To test whether the estimate is different from zero, we can divide the estimate by the variability of the estimate. This gives us an idea of how far the estimate is from zero, in terms of the variability of the estimate. We won’t go into the estimate of the variability here though, we’ll just assume it (the formula is in the code below). The estimate divided by the variability of the estimate gives us a t statistic.

With that introduction, here’s how to do the estimation and a t statistic given the data \(\yvec\), the design \(\Xmat\), and a contrast vector \(\cvec\).

```
>>> # Get t distribution code from scipy library
>>> from scipy.stats import t as t_dist
```

```
>>> def t_stat(y, X, c):
... """ betas, t statistic and significance test given data, design matrix, contrast
...
... This is OLS estimation; we assume the errors to have independent
... and identical normal distributions around zero for each $i$ in
... $\e_i$ (i.i.d).
... """
... # Make sure y, X, c are all arrays
... y = np.asarray(y)
... X = np.asarray(X)
... c = np.atleast_2d(c).T # As column vector
... # Calculate the parameters - b hat
... beta = npl.pinv(X).dot(y)
... # The fitted values - y hat
... fitted = X.dot(beta)
... # Residual error
... errors = y - fitted
... # Residual sum of squares
... RSS = (errors**2).sum(axis=0)
... # Degrees of freedom is the number of observations n minus the number
... # of independent regressors we have used. If all the regressor
... # columns in X are independent then the (matrix rank of X) == p
... # (where p the number of columns in X). If there is one column that
... # can be expressed as a linear sum of the other columns then
... # (matrix rank of X) will be p - 1 - and so on.
... df = X.shape[0] - npl.matrix_rank(X)
... # Mean residual sum of squares
... MRSS = RSS / df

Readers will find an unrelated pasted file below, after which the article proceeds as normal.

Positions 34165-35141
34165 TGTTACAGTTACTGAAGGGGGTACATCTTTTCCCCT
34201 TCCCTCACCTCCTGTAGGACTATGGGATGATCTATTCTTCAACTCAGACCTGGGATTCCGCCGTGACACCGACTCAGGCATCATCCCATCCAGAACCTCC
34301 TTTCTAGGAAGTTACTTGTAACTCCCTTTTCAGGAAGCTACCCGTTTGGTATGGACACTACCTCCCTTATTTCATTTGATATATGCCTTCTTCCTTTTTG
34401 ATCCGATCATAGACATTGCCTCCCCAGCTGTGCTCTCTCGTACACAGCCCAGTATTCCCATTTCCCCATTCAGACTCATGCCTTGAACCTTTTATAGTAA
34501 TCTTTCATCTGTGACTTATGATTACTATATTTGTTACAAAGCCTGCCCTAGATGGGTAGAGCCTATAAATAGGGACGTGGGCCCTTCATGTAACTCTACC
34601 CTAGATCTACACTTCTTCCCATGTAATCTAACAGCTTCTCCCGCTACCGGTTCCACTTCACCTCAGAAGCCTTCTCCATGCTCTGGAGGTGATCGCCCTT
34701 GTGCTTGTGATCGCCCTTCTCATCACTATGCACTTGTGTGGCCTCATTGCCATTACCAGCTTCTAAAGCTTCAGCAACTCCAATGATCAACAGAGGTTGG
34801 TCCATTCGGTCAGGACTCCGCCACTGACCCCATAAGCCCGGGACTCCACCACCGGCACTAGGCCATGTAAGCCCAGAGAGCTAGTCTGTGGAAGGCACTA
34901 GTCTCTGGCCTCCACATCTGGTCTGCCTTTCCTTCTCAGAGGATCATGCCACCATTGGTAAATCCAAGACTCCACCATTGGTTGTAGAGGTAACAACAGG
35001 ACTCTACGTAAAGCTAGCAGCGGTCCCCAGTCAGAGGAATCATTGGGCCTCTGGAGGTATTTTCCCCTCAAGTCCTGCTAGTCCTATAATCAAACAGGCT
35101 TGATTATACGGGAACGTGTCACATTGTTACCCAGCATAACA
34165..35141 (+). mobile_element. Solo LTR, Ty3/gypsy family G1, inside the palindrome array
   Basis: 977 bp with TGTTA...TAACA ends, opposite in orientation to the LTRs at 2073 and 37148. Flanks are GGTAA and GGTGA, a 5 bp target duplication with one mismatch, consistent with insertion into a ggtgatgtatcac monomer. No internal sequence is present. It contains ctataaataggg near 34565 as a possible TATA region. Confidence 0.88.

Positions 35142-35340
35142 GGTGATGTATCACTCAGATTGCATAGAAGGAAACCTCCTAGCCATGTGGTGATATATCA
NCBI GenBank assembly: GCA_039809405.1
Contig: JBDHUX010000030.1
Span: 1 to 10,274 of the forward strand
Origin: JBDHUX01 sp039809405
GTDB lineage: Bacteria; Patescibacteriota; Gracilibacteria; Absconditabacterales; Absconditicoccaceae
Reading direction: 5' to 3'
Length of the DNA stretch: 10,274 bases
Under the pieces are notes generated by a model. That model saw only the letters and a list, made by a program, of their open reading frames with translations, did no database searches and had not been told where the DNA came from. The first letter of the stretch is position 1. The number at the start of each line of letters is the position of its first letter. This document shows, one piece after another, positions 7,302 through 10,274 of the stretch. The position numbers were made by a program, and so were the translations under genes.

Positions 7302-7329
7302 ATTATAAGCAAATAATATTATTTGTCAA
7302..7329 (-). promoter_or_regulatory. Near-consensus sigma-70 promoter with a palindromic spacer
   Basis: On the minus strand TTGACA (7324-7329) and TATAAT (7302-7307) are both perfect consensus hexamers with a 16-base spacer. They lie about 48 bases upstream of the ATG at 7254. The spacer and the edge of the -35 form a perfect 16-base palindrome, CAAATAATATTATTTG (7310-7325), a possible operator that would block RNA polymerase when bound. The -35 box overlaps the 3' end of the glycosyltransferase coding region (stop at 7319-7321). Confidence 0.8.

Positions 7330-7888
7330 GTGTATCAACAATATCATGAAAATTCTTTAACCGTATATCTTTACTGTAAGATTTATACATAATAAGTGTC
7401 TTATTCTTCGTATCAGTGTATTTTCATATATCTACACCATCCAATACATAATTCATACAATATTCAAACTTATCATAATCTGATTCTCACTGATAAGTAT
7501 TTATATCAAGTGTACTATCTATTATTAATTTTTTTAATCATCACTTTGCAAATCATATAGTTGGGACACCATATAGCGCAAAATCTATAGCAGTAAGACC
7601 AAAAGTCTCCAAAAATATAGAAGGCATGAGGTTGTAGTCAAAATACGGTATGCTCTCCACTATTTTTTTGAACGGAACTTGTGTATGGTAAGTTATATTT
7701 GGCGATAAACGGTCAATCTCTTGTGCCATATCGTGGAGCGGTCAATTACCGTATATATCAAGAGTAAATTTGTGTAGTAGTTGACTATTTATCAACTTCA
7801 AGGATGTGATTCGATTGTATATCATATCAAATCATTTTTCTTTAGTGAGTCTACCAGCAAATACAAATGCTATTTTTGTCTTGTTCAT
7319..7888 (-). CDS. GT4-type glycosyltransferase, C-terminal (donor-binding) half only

... # calculate bottom half of t statistic
... SE = np.sqrt(MRSS * c.T.dot(npl.pinv(X.T.dot(X)).dot(c)))
... t = c.T.dot(beta) / SE
... # Get p value for t value using cumulative density dunction
... # (CDF) of t distribution
... ltp = t_dist.cdf(t, df) # lower tail p
... p = 1 - ltp # upper tail p
... return beta, t, df, p
```

So, does `clammy`

predict `psychopathy`

? If it does not, then our
estimate of the slope will not be convincingly different from 0. The t
test divides our estimate of the slope by the error in the estimate;
large values mean that the slope is large compared to the error in the
estimate.

```
>>> X = np.column_stack((np.ones(12), clammy))
>>> Y = np.asarray(psychopathy)
>>> B, t, df, p = t_stat(Y, X, [0, 1])
>>> t, p
(array([[ 1.914389]]), array([[ 0.042295]]))
```

## Dummy coding and the general linear model¶

So far we have been doing *multiple regression*. That is, all the
columns (except the column of ones) are continuous vectors of numbers
predicting our outcome data `psychopathy`

. These type of predictors
are often called *covariates*.

It turns out we can use this same framework to express the fact that different observations come from different groups.

Expressing group membership in this way allows us to express *analysis
of variance* designs using this same notation.

To do this, we use columns of *dummy variables*.

Let’s say we get some new and interesting information. The first 4 students come from Berkeley, the second set of 4 come from Stanford, and the last set of 4 come from MIT. Maybe the student’s college predicts if they are a psychopath?

How do we express this information? Let’s forget about the clamminess score for now and just use the school information. Our model might be that we can best predict the psychopathy scores by approximating the individual student psychopathy scores with a mean score for the relevant school:

We can code this with predictors in our design using *indicator
variables*. The “Berkeley” indicator variable vector is 1 when the
student is from Berkeley and zero otherwise. Similarly for the other two
schools:

```
>>> berkeley_indicator = [1, 1, 1, 1, 0, 0, 0, 0, 0, 0, 0, 0]
>>> stanford_indicator = [0, 0, 0, 0, 1, 1, 1, 1, 0, 0, 0, 0]